Sask. prepares for 2,000 Syrian refugees in 45 days, while Premier Wall calls for pause

Settlement agencies in four Saskatchewan cities prepare to welcome two thousand refugees in the next eight weeks, despite debates over security screening and settlement issues.

'It's doable,' says refugee agency in Saskatchewan

Syrian refugees Mohammed Al Assaf and his wife, Ghorop, resettled in Regina in October 2014. They hope their family members will be included in the wave of 25,000. (Bonnie Allen/CBC News)

Local agencies in Saskatchewan cities are scrambling to prepare for 2,000 refugees by Dec. 31st, even as Premier Brad Wall pleads with the Liberal government to reconsider its quota and deadline of 25,000 Syrian refugees by year's end.

Regina and Saskatoon are preparing for nearly 800 refugees in each city, while Moose Jaw and Prince Albert expect to each receive roughly 200 refugees.

"I think we can handle the number that is being projected," Darcy Dietrich, executive director of Regina Open Door Society, said.

Saskatchewan's premier previously said the province could handle at least 600 refugees, but Monday publicly criticized the Liberal's "arbitrary" Dec. 31 deadline given during the federal election campaign. Wall called on the prime minister to suspend the plan over "genuine concerns" about security screening and settlement issues.

Local agencies, which have no control over security or selection, are still preparing for a mass influx in the next eight weeks.

"Despite what happened in Paris, the calls continue today," Dietrich told CBC News.  "We are getting all sorts of emails with offers to help."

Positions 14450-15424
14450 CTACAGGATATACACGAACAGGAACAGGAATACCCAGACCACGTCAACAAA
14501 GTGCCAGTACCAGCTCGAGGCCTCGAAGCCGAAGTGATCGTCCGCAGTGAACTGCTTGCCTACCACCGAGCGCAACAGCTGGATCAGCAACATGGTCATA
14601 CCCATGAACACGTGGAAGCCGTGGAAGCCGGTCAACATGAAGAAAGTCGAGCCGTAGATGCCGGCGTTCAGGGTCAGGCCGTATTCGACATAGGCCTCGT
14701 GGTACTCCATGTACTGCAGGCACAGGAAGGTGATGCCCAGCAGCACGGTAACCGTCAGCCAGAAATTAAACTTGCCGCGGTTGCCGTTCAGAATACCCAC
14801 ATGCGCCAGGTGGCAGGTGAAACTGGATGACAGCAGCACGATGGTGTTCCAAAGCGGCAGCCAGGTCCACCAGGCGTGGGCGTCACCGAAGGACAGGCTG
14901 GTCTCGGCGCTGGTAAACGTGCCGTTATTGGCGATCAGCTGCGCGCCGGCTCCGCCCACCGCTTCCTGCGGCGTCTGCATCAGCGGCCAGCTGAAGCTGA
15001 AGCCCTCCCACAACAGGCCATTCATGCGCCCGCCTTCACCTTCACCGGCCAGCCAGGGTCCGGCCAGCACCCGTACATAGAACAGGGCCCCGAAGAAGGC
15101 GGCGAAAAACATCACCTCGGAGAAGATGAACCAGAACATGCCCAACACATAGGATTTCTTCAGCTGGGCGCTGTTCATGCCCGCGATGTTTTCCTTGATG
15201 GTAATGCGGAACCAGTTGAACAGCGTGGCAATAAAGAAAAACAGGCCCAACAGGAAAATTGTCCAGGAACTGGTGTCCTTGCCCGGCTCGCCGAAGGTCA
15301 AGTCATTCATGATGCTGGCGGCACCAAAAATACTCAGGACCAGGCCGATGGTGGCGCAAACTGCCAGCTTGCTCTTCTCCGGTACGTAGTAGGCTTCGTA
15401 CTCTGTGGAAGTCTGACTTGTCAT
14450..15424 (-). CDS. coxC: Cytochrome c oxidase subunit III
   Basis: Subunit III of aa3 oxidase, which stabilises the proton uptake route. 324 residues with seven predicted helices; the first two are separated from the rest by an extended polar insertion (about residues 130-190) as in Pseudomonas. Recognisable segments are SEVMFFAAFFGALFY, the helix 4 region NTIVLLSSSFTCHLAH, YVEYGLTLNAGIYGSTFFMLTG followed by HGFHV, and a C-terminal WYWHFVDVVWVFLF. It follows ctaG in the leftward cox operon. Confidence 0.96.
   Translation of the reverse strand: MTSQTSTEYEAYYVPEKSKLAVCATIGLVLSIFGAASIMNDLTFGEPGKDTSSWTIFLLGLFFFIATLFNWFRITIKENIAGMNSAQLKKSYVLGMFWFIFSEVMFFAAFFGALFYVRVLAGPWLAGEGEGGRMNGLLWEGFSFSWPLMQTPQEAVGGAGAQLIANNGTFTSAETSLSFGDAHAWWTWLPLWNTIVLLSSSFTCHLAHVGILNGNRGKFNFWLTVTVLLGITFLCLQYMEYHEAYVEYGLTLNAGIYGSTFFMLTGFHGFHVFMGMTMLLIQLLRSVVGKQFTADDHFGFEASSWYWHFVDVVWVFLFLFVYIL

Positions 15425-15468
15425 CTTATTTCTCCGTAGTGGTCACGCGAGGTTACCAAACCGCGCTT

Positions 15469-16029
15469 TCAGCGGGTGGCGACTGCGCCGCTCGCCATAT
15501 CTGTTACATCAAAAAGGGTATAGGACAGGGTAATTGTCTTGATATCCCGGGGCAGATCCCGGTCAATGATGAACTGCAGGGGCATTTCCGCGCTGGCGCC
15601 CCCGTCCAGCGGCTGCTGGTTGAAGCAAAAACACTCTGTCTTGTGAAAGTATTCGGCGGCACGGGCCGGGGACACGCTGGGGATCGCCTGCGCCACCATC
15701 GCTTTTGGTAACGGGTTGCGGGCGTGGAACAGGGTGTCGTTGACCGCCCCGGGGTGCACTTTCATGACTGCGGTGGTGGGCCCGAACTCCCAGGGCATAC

There are no formal plans yet, but the Regina agency is estimating that it will receive 770 Syrian refugees, on top of the 250 refugees it normally welcomes each year.

The 300 per cent increase would require more federal funding, volunteers, and staff, including case workers, Arabic translators, and English instructors.

Dietrich said it would be much easier to deal with five or 10 new families a week, rather than hundreds of refugees in one wave. His plan is to house the refugees in hotels or motels then move them into rental housing in the city.

"It is not unlike a forest fire evacuation," Donna Brooks, executive director of the Prince Albert YWCA, said. "Just like the northern fire evacuations, the plan is to house the new arrivals in hotels, as needed, until they find other accomodation."

Brooks said they are already making appointments with banks, health districts and landlords, despite the lack of information on exact numbers or individual needs.

Moose Jaw Multicultural Council is preparing for 210 Syrian refugees.

"It's definitely doable," executive director, Stefanie Palmer said. "It's more than we're normally used to, but our community is strong."

The agencies agree that resettling refugees can be a complex process and requires much more than finding housing.

Mohammed Al Assaf and his family arrived in Regina just over a year ago. He and his wife were in limbo for seven months, sitting on a waiting list for English classes. The mechanic can't find a job with his limited English and is now collecting social assistance.

"They need assist with everything, basically, if they don't have any English," the family's translator, Fidaa Siad, said.

The Regina Open Door Society said other refugees are able to hit the ground running after a half hour orientation.

"It will depend on their background, what they've been through, their education, their employment background," Dietrich said. "We don't know who's coming."


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